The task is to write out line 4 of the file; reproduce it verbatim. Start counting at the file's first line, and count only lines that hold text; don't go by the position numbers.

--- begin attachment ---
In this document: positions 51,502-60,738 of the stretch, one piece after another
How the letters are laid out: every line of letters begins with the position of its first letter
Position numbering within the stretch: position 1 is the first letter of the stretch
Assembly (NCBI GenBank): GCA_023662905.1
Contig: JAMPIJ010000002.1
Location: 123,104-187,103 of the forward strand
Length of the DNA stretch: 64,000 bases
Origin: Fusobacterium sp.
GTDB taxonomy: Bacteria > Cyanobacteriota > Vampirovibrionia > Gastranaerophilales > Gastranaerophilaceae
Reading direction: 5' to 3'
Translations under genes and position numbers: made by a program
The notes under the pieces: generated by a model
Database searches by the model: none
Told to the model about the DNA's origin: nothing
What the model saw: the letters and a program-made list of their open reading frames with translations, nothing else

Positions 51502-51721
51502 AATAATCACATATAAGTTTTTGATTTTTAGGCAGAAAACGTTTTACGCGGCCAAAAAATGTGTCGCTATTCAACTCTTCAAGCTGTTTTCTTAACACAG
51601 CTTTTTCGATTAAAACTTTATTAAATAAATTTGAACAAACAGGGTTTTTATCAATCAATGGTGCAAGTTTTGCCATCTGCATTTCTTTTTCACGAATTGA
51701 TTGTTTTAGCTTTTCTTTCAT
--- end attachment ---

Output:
Assembly (NCBI GenBank): GCA_023662905.1